What is life all about? Does it mean anything? Where are we looking for happiness or liberation? Do we have free will? What is enlightenment and how can I get it? Can anything be done to free ourselves from depression, anxiety, compulsive behavior, wars, holocausts, prejudices? What is spiritual (and what isn’t)? What happens when we die?
The thinking mind wants to find answers to questions. When you’re trying to find out which bus to take or how to build a house, this ability to find answers is a useful function. But the thinking mind doesn’t know when to stop thinking or when thinking is useful and when it isn’t. And so, as we grow up, we live more and more in a conceptual world trying to think our way to happiness. We lose touch with the immediacy and wonder we had as children.
When I was a little girl, my mother used to give me a pail of water and a paintbrush so that I could paint on the sidewalk. I’d paint these paintings on the sidewalk with water, and they would disappear in a matter of minutes, but that didn’t matter because what I was enjoying was the sheer joy of doing it. It needed no reward, no praise, no permanence. It was complete in itself.
And then at another point in my life, I was an art student, and I can remember seriously questioning whether it was worth painting at all if I weren’t Leonardo or Picasso, if I were less than perfect. That sense of playfulness and curiosity that children have so naturally, enjoying the simplicity of being, gets overshadowed by this attempt to make something out of me, to make “me” into a successful me.
Very often when we come to spirituality, even when it’s supposedly all about waking up from this story of me, it morphs into it’s own new version of this same story, focused now on how successfully I’m waking up, how well I’m meditating, whether I’m enlightened or not. Oddly enough, this me that we’re so concerned about may be nothing more than a kind of mirage or mental image, the central character in a movie story generated by thought and imagination, nothing real at all.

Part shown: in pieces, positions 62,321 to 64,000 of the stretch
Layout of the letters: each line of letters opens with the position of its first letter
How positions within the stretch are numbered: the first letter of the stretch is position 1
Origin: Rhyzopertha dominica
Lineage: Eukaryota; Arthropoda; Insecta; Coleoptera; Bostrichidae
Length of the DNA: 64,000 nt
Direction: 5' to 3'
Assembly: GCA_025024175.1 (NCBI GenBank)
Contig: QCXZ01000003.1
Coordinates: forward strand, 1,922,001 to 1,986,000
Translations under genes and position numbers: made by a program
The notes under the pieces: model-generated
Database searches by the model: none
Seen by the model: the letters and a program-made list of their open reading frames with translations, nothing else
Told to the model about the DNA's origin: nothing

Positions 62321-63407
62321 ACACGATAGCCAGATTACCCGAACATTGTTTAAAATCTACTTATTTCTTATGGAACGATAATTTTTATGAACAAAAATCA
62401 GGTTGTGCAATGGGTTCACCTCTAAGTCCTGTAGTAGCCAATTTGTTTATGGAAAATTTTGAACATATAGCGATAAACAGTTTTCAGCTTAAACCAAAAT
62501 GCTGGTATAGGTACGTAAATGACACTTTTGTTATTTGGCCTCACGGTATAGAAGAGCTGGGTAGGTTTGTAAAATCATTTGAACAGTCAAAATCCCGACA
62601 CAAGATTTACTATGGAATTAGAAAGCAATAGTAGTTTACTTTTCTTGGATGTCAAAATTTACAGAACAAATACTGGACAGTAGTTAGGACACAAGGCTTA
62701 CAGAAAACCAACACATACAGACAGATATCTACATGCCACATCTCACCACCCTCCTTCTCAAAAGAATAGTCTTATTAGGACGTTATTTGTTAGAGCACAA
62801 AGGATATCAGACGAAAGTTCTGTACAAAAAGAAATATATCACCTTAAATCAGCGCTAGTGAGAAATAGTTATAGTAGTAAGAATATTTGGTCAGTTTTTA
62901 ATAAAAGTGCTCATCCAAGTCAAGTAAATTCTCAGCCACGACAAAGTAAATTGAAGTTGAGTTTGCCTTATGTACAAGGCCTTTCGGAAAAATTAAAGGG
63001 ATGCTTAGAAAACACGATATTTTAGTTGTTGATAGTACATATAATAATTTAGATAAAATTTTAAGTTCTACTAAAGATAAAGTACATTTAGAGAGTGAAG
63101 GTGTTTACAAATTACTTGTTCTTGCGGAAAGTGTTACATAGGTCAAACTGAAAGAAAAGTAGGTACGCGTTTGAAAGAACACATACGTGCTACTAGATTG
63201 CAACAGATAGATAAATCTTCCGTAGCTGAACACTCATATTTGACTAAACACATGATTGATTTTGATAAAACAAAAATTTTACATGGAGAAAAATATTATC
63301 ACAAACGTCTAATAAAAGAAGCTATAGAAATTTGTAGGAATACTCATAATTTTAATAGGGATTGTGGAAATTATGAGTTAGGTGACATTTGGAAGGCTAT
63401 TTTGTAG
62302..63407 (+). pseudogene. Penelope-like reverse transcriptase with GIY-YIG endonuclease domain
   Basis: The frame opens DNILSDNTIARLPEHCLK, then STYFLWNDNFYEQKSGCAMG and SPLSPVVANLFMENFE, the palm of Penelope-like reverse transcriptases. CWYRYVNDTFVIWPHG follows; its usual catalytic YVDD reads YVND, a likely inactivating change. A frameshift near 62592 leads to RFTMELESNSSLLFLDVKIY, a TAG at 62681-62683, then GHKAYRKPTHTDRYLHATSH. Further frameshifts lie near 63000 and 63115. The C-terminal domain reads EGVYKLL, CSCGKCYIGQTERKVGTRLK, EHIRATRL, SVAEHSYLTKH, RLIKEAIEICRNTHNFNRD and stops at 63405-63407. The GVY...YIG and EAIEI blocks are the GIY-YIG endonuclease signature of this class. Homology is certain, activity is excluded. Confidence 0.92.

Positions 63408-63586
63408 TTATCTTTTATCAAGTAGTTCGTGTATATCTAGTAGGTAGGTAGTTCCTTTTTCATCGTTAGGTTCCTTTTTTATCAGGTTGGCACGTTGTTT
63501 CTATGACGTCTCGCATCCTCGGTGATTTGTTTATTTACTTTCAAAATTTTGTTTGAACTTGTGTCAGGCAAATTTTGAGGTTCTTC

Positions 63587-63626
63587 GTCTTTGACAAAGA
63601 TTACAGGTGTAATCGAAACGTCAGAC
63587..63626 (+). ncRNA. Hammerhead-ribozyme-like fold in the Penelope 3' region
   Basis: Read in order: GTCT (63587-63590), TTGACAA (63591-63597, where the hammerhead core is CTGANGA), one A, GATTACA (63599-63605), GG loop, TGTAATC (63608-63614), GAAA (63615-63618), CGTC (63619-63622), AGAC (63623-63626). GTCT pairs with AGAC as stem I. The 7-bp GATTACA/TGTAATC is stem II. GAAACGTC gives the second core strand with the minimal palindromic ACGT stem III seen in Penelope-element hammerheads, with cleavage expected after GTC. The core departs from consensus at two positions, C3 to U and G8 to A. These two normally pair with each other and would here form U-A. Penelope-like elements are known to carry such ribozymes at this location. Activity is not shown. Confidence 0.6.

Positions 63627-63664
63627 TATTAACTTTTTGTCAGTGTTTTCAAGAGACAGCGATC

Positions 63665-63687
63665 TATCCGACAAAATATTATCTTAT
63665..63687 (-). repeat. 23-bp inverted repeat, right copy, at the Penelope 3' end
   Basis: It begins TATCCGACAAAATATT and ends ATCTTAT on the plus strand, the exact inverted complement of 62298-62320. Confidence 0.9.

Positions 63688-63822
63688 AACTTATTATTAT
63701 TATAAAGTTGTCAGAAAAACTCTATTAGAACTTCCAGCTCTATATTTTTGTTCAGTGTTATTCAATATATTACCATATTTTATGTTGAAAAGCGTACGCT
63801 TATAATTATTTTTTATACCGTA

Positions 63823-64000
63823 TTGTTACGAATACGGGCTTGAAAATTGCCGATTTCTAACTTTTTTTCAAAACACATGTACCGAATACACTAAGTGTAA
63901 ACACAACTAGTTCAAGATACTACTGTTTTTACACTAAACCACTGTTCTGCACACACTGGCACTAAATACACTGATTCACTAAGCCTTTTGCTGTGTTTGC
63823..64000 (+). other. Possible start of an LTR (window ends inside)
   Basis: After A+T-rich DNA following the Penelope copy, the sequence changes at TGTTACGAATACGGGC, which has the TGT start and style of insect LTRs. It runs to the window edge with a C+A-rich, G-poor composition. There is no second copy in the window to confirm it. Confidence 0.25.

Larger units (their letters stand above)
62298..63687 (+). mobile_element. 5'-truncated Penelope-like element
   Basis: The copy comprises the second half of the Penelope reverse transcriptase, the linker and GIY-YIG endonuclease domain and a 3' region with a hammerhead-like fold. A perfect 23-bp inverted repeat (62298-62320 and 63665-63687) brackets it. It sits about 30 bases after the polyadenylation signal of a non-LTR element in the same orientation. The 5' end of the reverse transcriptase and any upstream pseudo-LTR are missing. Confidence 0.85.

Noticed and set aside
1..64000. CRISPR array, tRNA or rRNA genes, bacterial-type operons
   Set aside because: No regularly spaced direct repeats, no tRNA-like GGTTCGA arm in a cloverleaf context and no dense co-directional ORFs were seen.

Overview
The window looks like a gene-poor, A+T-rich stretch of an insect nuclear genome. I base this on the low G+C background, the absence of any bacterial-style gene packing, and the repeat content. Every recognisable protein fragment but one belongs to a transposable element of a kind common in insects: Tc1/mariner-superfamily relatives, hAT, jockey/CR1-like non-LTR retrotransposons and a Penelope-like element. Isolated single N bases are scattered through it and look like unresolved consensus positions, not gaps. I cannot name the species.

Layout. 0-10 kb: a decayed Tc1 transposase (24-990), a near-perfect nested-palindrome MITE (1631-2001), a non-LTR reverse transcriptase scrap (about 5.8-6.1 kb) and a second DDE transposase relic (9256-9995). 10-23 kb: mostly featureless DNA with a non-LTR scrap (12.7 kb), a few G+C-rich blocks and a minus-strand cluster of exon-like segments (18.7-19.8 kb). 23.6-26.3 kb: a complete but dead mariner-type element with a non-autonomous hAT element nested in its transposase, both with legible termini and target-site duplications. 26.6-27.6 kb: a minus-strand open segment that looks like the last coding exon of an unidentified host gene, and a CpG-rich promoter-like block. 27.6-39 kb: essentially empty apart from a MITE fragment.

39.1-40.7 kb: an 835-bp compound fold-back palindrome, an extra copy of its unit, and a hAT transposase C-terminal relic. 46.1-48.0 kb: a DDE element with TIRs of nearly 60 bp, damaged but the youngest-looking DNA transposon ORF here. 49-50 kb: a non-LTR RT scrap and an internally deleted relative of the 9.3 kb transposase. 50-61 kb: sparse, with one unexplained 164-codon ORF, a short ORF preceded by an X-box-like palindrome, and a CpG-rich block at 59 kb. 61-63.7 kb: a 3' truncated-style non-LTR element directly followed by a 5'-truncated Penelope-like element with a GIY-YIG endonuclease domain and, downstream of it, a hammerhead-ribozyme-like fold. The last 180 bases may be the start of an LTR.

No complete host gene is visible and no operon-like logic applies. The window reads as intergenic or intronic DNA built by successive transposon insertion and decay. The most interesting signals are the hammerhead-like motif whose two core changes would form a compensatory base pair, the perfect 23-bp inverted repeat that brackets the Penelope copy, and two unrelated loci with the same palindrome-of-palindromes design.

How can we find out? Is it possible to wake up from this mental mirage, this entrancement in thought? What is it that would wake up? Is it “me”? Or is it something else?
Again, the thinking mind looks immediately for answers. We seek out authorities and adopt their views. We cling to ideas and explanations, and seek bigger and better experiences.
Liberation is not about having the answers or having an experience. It has nothing to do with belief, but is rather the absence (or transparency, or seeing through) of belief. Waking up does not happen in the past or the future, only Now. Liberation or enlightenment is not something you find or acquire like a new car. It is not some dazzling or exotic experience like being permanently high on ecstasy or LSD. Liberation is seeing through the ubiquitous fabrications and mirages of conceptual thought, including the whole idea of liberation and the one who supposedly needs to be liberated.
Ultimate Reality is hidden right in front of our eyes in plain view. It is showing up as breakfast dishes, laundry, sunlight on leaves, the barking of a dog, sound of traffic or rain, the humming of the computer, the taste of tea, the shapes of these words, and the awareness being and beholding it all. And only when we describe all of this in words does it seem as if “awareness” is one thing and “the taste of tea” is something else. The non-conceptual actuality of this breathing-hearing-seeing-being is undivided, without center or periphery. No inside, no outside. No subject, no object. Simply this, just as it is.
And then perhaps a thought: “There must be more to life than this,” or “What is the meaning of it all?” or “What about final enlightenment?” or “Isn’t this all just the phenomenal manifestation, and isn’t that an illusion?” Thought creates imaginary problems and tries to solve them. The complex human brain has an astonishing ability to conceptualize, imagine, remember, project, and think about things that have no actual reality. Yet even these thoughts are nothing but a momentary dream-like shape or expression of the One, undivided, boundless Whole.
Thought labels, categorizes, evaluates, and reifines the ever-changing perceptions that appear. Conceptual thought creates the hypnotic, mirage-like illusion of solid, persisting, independent things (including “me” and “you”) — the illusion of duality and separation. Thought imagines “me” as a separate character on a journey through time. It conjures up goals and stories of success and failure. It even creates the image of “me” as a serious spiritual person dedicated to getting rid of the “me.” But without thinking, where is the “me”? What am I, really?